It is tantamount to jealousy; perhaps its neighbor, cousin, sister or husband; and both reside in the shadows of unuttered emotions, festering by maintaining an outward appearance of calm and implacable smiles while all the while eating away beneath the surface. It can be applied as either a noun or a verb; but in either grammatical form, it retains the character of an ugly relational cauldron of discontent.
Perhaps it is directed towards possessions; or of someone else’s good luck, greater popularity or ease of living. The questions which sprout from envy are many and varied: Why me and not the other person? Why does X have it better than I do? Why does everyone think that Y is so much better?
We are rarely satisfied with our lot in life, and this crazy universe promotes envy, jealousy, comparisons and disunity, for it is all about the “I” and the “Me” — it is not a community of shared interests, but the closest we know of Rousseau’s “State of Nature” where each is on his or her own and the battle is to destroy one another.
For Federal employees and U.S. Postal workers who suffer from a medical condition where that medical condition impacts your ability and capacity to perform all of the essential elements of your job,”envy” is often not towards someone else, but of a previous life, the prior person and the former self — for that time when health was taken for granted and the capacity to do everyday, “normal” things was never given a second thought.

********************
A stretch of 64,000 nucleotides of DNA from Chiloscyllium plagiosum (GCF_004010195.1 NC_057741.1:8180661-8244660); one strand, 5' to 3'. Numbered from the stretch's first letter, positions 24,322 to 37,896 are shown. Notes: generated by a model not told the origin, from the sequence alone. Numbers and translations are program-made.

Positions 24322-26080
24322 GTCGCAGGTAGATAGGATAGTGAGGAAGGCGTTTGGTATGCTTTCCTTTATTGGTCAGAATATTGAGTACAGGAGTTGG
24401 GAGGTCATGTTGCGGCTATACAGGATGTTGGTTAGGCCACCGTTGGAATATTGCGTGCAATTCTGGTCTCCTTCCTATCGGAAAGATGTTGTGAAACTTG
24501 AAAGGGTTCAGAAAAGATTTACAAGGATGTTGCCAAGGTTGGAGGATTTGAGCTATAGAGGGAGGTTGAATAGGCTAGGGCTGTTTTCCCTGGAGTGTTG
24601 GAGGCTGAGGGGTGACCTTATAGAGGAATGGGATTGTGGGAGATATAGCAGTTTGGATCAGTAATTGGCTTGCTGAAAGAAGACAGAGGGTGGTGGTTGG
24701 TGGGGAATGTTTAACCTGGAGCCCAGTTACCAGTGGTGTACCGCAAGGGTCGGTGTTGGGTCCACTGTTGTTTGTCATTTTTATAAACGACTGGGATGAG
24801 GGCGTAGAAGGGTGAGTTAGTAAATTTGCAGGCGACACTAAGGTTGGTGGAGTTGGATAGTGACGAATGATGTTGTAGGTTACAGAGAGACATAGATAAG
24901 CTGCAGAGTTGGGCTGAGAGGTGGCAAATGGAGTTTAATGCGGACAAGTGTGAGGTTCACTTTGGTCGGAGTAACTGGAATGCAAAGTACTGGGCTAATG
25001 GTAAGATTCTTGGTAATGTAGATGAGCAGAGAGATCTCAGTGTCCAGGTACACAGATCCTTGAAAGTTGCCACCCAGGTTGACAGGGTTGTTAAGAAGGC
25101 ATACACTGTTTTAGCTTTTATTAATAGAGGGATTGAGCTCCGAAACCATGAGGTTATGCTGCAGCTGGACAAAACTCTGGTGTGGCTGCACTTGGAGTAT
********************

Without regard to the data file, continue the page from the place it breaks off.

Such envy is not the same as the envy felt towards others; for, it is neither ugly nor unutterable, but a natural yearning for something which once was and perhaps still could be.
Filing for Federal Disability Retirement benefits under FERS may not be the solution to solving that special sense of envy, but it at least allows for a foundational annuity such that you can focus your attention back to your health and begin the road towards regaining that sense of self where envy is not of what you once were, but of what you can still become.
Robert R. McGill, Esquire